Both the top and bottom of each of your drums require heads. And important to note: they’re not the same types, so you need to know what you’re shopping for.
Batter heads are the top units you’ll shop for—these are the heads you’ll hit while you play. On new sets these heads usually have logos, making it easy to identify which side should face up. But on replacement heads, chances are that all heads will have logos on them, especially if you purchase high end products. The batter head is also called the batter skin.
On the bottom of your drum you’ll have a resonant head. Of course this unit won’t wear out as quickly as the batter head, as you’ll never hit this side with your sticks. Its name comes from the fact that when the batter head is hit, this head will resonate and bring forth sound. It’s important to have a quality resonant head as it determines tone and reverb. How the head is tuned also plays a huge role though.
How to install your new drum heads
Installing drum heads correctly is as important as the purchase itself. If you don’t get the tuning right for instance, you won’t get the sound you want. For the best end result, follow these steps:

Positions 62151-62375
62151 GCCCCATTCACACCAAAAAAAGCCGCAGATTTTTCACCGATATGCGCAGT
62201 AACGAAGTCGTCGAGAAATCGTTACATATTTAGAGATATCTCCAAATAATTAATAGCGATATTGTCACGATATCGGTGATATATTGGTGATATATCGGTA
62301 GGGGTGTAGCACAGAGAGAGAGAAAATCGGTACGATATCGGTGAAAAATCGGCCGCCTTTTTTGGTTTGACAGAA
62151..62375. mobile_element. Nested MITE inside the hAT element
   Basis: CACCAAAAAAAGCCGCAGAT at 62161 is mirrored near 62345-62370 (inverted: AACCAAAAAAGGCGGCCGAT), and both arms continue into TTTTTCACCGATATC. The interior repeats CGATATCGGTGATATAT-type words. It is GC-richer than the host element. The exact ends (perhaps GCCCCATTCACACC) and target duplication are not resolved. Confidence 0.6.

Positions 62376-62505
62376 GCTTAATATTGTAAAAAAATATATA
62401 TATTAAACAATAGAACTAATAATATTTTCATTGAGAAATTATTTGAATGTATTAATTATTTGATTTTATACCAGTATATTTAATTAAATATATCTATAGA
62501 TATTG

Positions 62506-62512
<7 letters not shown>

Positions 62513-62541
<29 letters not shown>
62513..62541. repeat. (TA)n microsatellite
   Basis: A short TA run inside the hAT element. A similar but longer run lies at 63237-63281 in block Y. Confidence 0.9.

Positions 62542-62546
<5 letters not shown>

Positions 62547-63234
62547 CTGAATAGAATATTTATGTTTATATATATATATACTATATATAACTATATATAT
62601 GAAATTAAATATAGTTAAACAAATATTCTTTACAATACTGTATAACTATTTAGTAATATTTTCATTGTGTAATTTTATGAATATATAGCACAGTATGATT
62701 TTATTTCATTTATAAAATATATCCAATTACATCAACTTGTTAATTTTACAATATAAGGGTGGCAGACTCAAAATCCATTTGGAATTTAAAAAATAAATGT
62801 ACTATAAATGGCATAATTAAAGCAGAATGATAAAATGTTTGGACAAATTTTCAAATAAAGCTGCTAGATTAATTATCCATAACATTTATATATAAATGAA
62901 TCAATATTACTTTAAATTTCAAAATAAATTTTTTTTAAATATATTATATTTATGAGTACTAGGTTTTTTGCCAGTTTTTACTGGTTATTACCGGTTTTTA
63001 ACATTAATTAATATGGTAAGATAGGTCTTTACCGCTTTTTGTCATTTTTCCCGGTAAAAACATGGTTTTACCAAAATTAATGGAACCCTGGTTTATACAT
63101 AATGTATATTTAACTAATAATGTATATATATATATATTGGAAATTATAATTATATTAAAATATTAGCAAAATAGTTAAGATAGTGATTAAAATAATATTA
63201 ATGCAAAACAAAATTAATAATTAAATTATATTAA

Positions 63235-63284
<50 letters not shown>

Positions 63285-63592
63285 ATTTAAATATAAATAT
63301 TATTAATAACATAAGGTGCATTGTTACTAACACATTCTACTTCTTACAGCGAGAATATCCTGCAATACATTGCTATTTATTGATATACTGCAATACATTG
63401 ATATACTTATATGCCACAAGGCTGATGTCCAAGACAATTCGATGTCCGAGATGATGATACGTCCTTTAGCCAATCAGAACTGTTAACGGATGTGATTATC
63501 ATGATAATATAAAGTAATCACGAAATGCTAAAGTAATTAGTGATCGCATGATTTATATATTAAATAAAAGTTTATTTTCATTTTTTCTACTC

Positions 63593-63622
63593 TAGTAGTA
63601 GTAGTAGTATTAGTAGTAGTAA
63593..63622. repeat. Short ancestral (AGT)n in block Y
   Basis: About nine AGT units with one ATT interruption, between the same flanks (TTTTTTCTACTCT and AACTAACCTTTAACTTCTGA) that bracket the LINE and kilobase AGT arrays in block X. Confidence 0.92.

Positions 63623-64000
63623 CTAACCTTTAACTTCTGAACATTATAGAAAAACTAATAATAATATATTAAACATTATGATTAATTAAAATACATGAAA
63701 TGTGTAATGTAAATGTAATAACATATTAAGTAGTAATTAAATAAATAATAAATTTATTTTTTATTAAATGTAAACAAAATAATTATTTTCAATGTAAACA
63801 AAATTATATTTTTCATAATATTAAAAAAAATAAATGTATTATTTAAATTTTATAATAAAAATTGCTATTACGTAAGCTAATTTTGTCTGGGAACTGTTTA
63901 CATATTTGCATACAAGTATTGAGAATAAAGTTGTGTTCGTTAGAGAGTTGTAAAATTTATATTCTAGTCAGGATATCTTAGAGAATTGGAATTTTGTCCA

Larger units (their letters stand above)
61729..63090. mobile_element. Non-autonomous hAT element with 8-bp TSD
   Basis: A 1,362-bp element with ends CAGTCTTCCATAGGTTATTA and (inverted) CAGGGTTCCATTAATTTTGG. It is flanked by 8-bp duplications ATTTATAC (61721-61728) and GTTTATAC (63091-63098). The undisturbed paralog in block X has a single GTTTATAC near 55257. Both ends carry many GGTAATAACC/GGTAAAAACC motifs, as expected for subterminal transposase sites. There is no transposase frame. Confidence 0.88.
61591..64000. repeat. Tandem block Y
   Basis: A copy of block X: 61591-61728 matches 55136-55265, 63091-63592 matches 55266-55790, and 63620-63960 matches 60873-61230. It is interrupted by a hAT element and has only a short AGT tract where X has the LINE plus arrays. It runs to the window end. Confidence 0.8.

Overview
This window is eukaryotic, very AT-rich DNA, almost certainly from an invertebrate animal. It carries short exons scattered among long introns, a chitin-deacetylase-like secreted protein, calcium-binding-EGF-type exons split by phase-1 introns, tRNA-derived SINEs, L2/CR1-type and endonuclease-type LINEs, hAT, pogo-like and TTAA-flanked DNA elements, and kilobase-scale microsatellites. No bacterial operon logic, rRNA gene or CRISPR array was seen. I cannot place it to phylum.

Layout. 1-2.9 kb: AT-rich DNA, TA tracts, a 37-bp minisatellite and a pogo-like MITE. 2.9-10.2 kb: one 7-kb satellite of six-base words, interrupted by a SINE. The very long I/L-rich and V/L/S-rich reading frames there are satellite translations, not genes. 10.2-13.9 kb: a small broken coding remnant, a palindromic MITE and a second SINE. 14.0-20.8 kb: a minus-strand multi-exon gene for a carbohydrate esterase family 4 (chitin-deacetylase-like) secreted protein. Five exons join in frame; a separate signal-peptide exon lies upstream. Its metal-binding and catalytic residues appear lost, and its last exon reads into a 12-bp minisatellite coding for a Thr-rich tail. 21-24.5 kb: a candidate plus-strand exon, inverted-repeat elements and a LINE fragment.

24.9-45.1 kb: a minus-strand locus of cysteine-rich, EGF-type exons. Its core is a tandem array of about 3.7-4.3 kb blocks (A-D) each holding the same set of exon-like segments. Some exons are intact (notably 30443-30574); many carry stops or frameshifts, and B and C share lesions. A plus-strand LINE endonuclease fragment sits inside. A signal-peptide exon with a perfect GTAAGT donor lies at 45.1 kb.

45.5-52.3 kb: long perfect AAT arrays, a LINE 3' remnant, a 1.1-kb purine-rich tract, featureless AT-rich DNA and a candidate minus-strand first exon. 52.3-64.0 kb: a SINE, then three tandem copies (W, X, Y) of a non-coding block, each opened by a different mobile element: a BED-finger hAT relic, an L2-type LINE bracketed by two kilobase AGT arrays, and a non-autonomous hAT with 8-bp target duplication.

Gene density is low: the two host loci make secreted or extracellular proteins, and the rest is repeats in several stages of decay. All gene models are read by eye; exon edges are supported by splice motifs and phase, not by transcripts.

Remove the old head
Prepare the new head and your drum set by wiping down all surfaces so there are no dust or wood shavings that can affect installation or sound.
Place your new drum head on the shell.
Turn it in place and ensure it can move freely.
Add the hoop.
Place the tension rods in the drum’s lugs.
Turn the lugs until they’re tight.
Tune the drum. Use two drum keys at a time, using them at opposite sides of the drum while you make adjustments. First you tighten to remove drum head wrinkles and then you start tuning for the right pitch.
Your type and frequency of play will always determine how quickly your heads need replacement. You may have heads for a few years without them splitting, but know that the sound will deteriorate over time. If you play regularly and want optimal audio at all times you’ll need to budget to replace the heads every six months.
Mesh heads are designed to produce very little sound. They resonate less than other types. They’re ideal for practicing if you don’t want to bother others with loud noise. They can also make for the best drum heads for church setups where you have to produce more muted sounds.
Get ready to upgrade your set. For a top of the range layout we suggest you pick our number one option, the Evans EMAD system pack. You can customize your play because the rings are removable and although they’re expensive, you’ll love the sound.
If you’re a fan of coated drum heads, try out the Evans Onyx 2-Ply Tompack Coated Rock Drum Heads that received a 9.5 rating. Once again you’ll spend a little more but since these cater for many genres they’re worth the investment, especially for teachers.
Found your favorite? Investing in some of the best drum heads around can upgrade your set, but also help you prove your worth as a drummer. Impress your audience!